• Penguin

      I honestly don’t even know who to believe anymore. I’ve seen 5 doctors for this and all of them contradict each other. I’m only 14 and I already don’t believe in doctors anymore. I just convince myself its not a big deal and pretend it doesn’t exist. It never goes away though.

  • Ria

    It CAN be dangerous. It can KILL.

    I was almost paralyzed from my scoliosis when I was twelve and had to have all but three of my vertebrae fused, and the surgery ended up taking longer than expected–I was on the table for 10 hours. Before the surgery my curves in my spine were 90 and 95. Now they’re 45 and 50, but I’ve had complications in the past seven years that required my rods to be removed (a 6 hour surgery, and another surgery due to an infection that nearly reached my heart). My ribs are pressing into my lungs. I’m not in as much danger as before, where nearly every internal organ could have been punctured had i cracked a rib, but it’s hard to breathe and on my left my ribs and hips touch if I’m not careful.

    I’m sorry for complaining, but the fact is scoliosis can be a living hell, and in rare cases even deadly. There’s a few others out there in worse conditions than me, and the fact that most people I meet have no idea what this is really peeves me. I don’t want pity, but I’ve had people tell me to suck it up and that I must be a drug addict, since I have prescription pain pills I have to carry with me. Even those who have a mild case deserve some applause for dealing with a spine that thinks it’s a snake.

    It’s horrible and you’re so damn tough to fight it.

  • Emily


    I am currently a 2nd year Contour Design Student and I am looking into how having scoliosis affects your lingerie. I have had spinal correction surgery myself 5 years ago and so am aware of some of the problems but would really appreciate your comments.

    Thank you,


  • AlixMary

    I have scoliosis, a 30 degree angle which is one off from being able to get surgery. I found out in middle school I think- my dad noticed one shoulder was tilted more then the other. About 8th grade summer I went to have it checked out because of the back and hips pains.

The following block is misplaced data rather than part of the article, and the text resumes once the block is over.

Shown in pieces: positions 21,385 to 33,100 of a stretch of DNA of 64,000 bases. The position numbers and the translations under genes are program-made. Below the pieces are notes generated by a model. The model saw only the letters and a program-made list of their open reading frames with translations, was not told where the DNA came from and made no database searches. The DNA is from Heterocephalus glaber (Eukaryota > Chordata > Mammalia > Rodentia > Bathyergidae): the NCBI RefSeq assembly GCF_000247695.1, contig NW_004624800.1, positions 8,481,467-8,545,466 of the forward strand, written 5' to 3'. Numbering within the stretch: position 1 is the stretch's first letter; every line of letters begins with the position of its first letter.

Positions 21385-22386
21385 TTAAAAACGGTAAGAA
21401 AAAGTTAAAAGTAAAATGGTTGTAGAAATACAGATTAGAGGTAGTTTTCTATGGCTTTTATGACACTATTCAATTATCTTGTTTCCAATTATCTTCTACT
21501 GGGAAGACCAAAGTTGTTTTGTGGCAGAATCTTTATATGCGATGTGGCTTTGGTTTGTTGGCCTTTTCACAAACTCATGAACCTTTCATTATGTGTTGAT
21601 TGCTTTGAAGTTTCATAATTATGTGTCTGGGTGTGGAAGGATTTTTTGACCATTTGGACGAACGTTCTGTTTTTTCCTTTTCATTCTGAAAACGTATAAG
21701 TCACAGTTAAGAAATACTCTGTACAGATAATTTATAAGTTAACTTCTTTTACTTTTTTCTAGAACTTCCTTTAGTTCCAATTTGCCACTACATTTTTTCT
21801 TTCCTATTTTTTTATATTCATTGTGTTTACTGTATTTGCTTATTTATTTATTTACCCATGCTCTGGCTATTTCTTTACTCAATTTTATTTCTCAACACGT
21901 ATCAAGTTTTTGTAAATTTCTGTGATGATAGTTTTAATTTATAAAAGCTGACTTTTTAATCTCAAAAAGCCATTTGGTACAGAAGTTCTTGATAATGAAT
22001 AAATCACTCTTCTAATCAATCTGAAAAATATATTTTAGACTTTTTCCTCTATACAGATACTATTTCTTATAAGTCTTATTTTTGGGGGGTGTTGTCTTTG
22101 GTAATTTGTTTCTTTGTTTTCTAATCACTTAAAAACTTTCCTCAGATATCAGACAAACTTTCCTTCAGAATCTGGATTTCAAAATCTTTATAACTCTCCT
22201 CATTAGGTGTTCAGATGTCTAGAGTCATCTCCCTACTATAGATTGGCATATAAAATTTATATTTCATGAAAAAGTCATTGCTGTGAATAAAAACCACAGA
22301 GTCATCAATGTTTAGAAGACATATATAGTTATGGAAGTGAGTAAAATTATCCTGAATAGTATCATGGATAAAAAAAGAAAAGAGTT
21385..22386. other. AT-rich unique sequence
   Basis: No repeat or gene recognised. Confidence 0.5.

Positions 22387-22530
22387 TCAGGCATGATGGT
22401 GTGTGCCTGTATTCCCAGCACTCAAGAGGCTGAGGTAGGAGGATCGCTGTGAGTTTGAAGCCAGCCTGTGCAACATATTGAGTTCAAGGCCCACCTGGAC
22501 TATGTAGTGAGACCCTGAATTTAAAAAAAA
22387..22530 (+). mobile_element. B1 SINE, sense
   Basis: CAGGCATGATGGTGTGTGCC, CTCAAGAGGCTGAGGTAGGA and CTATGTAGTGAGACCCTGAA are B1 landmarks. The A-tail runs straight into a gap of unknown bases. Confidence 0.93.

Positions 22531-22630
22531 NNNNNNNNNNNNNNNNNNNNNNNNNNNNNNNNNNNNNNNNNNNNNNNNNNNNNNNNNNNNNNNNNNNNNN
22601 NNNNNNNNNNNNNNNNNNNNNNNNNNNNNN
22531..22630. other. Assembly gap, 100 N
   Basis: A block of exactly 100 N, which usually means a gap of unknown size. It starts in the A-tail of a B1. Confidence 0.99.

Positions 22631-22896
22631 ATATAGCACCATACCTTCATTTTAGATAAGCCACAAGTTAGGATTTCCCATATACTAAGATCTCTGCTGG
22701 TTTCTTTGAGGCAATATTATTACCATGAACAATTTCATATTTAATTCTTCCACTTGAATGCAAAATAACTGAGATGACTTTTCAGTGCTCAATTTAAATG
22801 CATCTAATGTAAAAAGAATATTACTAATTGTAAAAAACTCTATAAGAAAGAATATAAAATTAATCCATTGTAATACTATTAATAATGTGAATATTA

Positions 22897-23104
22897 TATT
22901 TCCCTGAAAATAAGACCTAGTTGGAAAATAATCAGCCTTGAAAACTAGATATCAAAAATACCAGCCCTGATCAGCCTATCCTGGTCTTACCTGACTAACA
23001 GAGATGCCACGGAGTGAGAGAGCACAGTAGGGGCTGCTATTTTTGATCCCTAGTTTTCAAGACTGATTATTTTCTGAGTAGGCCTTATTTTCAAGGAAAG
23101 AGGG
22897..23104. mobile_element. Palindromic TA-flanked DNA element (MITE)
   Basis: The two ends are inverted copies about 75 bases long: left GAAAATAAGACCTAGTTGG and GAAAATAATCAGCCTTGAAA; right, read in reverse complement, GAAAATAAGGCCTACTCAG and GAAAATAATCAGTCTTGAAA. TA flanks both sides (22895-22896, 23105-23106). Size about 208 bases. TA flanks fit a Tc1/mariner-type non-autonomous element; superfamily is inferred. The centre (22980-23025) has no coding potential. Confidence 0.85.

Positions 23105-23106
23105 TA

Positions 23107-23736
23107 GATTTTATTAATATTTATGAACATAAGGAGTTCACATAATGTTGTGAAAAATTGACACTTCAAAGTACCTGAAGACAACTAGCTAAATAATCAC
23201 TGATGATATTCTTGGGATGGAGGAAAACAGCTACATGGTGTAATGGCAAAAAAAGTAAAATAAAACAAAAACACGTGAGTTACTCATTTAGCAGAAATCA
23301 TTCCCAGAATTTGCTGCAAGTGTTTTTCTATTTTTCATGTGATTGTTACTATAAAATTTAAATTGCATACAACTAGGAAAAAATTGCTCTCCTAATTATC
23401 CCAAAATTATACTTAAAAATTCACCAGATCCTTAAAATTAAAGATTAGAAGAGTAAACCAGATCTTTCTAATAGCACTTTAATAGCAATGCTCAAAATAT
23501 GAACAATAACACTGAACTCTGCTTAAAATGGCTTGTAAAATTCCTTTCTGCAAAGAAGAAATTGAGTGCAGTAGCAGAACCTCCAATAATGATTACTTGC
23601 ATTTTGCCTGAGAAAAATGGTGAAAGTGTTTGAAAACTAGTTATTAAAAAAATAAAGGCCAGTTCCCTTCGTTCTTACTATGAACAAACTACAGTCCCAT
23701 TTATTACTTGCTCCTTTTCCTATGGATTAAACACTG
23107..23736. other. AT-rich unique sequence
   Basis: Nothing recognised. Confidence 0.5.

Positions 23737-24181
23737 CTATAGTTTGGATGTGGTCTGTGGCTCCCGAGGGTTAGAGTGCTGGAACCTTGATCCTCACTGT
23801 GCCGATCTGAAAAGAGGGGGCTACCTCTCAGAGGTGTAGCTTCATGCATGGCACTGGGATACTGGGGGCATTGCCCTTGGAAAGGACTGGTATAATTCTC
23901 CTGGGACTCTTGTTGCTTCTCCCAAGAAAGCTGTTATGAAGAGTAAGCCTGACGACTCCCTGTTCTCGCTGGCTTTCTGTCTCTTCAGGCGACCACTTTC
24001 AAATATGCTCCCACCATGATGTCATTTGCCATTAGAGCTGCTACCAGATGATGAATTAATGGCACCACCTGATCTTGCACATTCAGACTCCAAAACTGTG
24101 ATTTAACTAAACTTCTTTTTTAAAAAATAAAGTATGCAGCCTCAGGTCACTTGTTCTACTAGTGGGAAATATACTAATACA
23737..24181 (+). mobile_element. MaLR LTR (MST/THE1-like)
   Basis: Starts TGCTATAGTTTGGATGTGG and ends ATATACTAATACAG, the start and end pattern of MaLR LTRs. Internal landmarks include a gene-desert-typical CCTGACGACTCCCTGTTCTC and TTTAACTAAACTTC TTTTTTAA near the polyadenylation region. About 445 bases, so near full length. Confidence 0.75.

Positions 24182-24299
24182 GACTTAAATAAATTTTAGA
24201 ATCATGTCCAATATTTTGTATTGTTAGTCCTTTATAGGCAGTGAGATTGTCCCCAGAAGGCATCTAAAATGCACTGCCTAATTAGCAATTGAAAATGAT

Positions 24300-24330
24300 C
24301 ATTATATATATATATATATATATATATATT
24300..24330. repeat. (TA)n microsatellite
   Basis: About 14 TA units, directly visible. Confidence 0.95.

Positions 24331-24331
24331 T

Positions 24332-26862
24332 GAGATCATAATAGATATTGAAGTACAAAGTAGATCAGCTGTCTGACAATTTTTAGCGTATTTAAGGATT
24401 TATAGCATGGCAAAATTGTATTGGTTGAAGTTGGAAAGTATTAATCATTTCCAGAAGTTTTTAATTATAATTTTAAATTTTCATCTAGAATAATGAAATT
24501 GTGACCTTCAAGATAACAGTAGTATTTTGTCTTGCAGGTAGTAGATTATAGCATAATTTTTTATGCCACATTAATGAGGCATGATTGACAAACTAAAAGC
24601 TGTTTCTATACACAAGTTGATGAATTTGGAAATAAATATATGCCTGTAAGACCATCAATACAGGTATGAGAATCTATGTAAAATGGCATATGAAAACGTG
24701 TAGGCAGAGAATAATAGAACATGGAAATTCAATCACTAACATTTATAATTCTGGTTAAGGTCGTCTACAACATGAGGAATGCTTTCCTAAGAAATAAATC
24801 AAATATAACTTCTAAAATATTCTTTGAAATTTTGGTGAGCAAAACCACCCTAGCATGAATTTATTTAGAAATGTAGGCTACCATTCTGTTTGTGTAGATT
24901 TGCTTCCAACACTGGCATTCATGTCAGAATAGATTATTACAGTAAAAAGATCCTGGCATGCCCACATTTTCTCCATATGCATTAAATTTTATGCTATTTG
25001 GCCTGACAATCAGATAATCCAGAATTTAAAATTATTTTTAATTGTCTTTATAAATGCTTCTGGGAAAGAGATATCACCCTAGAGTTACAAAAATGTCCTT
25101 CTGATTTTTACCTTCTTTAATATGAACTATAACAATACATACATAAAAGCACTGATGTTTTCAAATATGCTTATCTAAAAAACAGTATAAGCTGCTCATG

I still haven’t got a brace or an update on how it is, but I still get a lot of pain when I sweep, put dishes away or just walk for a long period of time.
    It really sucks because my torso is so wide because of it. I wouldn’t want a metal or plastic pole shoved up my spine. They said the pain was just the back muscles- which I think is stupid. Thought building up muscles in the back helps a bit but it still hurts a lot when having to bend down or carry heavy things.

  • JJ

    I HAD scoliosis, I got checked out at my middle school and was told that I had it and to seek a Doctor. I went and they said since I had already started puberty that I cannot wear a brace so I had to have surgery. I had the surgery when I was 12 and I’m 23 now, I can say that even though the recovery was awful to go through, I’m relieved that I no longer have to worry about it. My younger sister got checked out after I did but she was still young, and they told her she had to wear a brace, some people think that as long as its not severe now that its fine to not do anything about it, but I personally think the longer you wait, the worse it can get with age. I’ve seen people my age and older who never did anything about it, and there hunched over completely that when they’re walking, they’re most of the time facing the floor because of their posture.

  • CloverTea123

    I have scoliosis and yes from to time to time, my back hurts,
    but it’s not that bad.